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Posted on Tue, Mar 2, 2010 : 3:06 p.m.

University of Michigan endorses Ann Arbor's efforts to win Google project

By Nathan Bomey

The University of Michigan is throwing its muscle power behind efforts to convince Google to select Ann Arbor as the site for its ultra high-speed Internet demonstration project.

U-M issued a news release today calling for Ann Arbor residents to mobilize through various social media platforms to wage a campaign to win the Internet project. 

Google is accepting applications from communities to determine where to construct a fiber network capable of delivering Internet speed 100 times faster than commercially available service.

U-M, Ann Arbor city officials and local business officials are collaborating to lobby Google in hopes of winning the project, which would serve between 50,000 and 500,000 users.

Larry Page at University of Michigan.JPG

Google co-founder Larry Page, a University of Michigan graduate, speaks at U-M's 2009 spring commencement ceremony. Conversations between Page and U-M President Mary Sue Coleman led to Google's decision to launch a sales center in Ann Arbor in 2006.

File photo |

U-M called for residents to research the project at, submit nominations, upload videos to A2Fiber's YouTube page, sign up for e-mail alerts, become a fan of A2 Fiber on Facebook and follow A2 Fiber on Twitter.

"Tell everyone you know to do the same," U-M officials wrote. "The city of Ann Arbor and U-M have proven technology track records and many assets that could positively benefit a Google broadband project, including an existing fiber network that connects every school, college and major government building in the city."

Google on Feb. 10 issued a request-for-information with applications due March 25. The Internet giant announced:

"Google is planning to build, and test ultra-high speed broadband networks in a small number of trial locations across the country. We'll deliver Internet speeds more than 100 times faster than what most Americans have access to today with 1 gigabit per second, fiber-to-the-home connections. We'll offer service at a competitive price to at least 50,000, and potentially up to 500,000 people."

Local officials hope that the Ann Arbor region’s existing connections to Google could give the region an edge in the fiber optic competition. Google co-founder Larry Page is a U-M grad - and he’s shown himself to be interested in Ann Arbor issues before. In a conversation last spring with U-M President Mary Sue Coleman, Page discussed his vision for creating alternative transportation options in Ann Arbor.

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U-M President Mary Sue Coleman

Conversations between Page and Coleman several years ago led to Google's 2006 decision to launch a sales center in downtown Ann Arbor, where it employs about 250 workers.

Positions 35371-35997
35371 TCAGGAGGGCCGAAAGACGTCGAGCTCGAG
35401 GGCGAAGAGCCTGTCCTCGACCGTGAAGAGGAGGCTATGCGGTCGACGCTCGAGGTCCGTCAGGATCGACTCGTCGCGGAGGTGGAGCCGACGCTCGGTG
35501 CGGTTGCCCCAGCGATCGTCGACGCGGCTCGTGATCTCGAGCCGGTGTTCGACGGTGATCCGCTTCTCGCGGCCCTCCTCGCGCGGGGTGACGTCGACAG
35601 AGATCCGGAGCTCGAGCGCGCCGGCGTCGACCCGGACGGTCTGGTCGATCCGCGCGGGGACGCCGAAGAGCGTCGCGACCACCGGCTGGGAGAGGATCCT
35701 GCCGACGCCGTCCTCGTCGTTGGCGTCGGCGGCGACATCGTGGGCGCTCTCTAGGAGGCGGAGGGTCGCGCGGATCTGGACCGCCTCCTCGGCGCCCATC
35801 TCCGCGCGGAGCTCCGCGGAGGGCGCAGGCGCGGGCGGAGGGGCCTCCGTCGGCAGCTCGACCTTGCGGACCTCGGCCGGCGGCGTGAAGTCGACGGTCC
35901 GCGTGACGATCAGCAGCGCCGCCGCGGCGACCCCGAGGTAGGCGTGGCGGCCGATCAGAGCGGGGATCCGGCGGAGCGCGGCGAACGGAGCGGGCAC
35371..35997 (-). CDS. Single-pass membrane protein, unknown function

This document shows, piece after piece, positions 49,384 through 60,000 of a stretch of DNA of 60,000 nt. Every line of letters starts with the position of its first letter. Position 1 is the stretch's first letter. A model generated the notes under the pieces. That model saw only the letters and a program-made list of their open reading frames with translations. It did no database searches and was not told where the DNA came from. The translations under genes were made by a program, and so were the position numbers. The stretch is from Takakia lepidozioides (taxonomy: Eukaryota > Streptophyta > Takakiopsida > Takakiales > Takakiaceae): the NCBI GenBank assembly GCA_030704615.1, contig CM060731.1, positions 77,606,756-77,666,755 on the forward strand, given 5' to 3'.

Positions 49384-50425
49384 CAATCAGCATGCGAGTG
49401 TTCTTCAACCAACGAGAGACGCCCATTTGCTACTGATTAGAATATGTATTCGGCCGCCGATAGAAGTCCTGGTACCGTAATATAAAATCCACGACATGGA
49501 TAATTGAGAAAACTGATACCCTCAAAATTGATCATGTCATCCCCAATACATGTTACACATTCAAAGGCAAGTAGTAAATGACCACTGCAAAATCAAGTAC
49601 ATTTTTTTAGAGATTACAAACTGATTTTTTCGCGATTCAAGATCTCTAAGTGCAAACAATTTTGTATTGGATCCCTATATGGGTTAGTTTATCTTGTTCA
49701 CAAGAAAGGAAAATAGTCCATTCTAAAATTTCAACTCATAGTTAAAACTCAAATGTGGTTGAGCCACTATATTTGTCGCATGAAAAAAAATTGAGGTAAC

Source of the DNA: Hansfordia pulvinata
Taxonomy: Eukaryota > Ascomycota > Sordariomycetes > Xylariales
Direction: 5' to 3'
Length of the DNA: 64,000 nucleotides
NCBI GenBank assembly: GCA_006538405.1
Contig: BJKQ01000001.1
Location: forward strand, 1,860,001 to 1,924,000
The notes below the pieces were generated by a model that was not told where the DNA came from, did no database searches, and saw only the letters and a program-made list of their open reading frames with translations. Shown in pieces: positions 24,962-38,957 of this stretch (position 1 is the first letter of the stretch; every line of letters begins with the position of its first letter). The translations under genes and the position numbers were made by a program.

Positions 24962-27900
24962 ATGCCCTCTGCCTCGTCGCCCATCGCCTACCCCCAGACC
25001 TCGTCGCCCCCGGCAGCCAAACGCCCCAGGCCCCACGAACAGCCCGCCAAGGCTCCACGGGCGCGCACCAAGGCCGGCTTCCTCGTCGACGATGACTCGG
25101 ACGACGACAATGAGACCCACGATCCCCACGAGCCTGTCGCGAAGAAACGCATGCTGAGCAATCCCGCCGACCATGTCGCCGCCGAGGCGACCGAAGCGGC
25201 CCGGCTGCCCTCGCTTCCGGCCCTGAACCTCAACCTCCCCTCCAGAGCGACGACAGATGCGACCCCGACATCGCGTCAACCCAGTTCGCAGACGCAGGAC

U-M did not address whether President Mary Sue Coleman would personally lobby Google on behalf of the Ann Arbor region.

"The University of Michigan is working closely with industry, government and other universities to catalyze Michigan's transformation to a new, more diverse and dynamic economy," U-M Coleman said in a statement. "Access to ultra high-speed broadband networks in our area would be a significant spur to communication, cooperation and innovation in our community and beyond."

Contact’s Nathan Bomey at (734) 623-2587 or or follow him on Twitter. You can also subscribe to Business Review's weekly e-newsletter or the upcoming breaking business news e-newsletter.



Wed, Mar 3, 2010 : 10:53 a.m.

We need to get the word out more. You don't even need to mention the speed benefits, the job/employment possibilities, or the role it plays in the future of national broadband polies. I've got three words for you: Alternative to Comcast.

Rob Havens

Wed, Mar 3, 2010 : 10:03 a.m.

In all the articles I've seen on this subject, Merit is never mentioned. I would think their participation would be extremely advantageous.

Nathan Bomey

Wed, Mar 3, 2010 : 9:38 a.m.

As a follow-up to this story, I wrote a piece exploring the likelihood that Comcast will fight the Google project. Here's the link:


Wed, Mar 3, 2010 : 4:56 a.m.

The recent hacking attacks on Google and other American companies appear to have originated at the UM sister University, Shanghai Jiao Tong University. Why would Google want to do the UM a favor like this when UM is not willing to put any pressure on SJTU to jointly investigate the attacks on Google?

B Berry

Tue, Mar 2, 2010 : 9:32 p.m.

In 2008 At&t wanted to place fiber to the node in the City of Ann Arbor.... FTTN has the cabibility of up to 120 megs/second. The City still hasn't approved the permits. Hope Google has better luck.

Nathan Bomey

Tue, Mar 2, 2010 : 6:25 p.m.

Ann Arbor City Council member Christopher Taylor asked me to mention this in an e-mail: "There will be a Public Hearing at the March 15 City Council meeting, 7:00 pm at City Hall, at which residents will be able to tell Council and Google why our community is the best location for the Google Fiber to the Home project."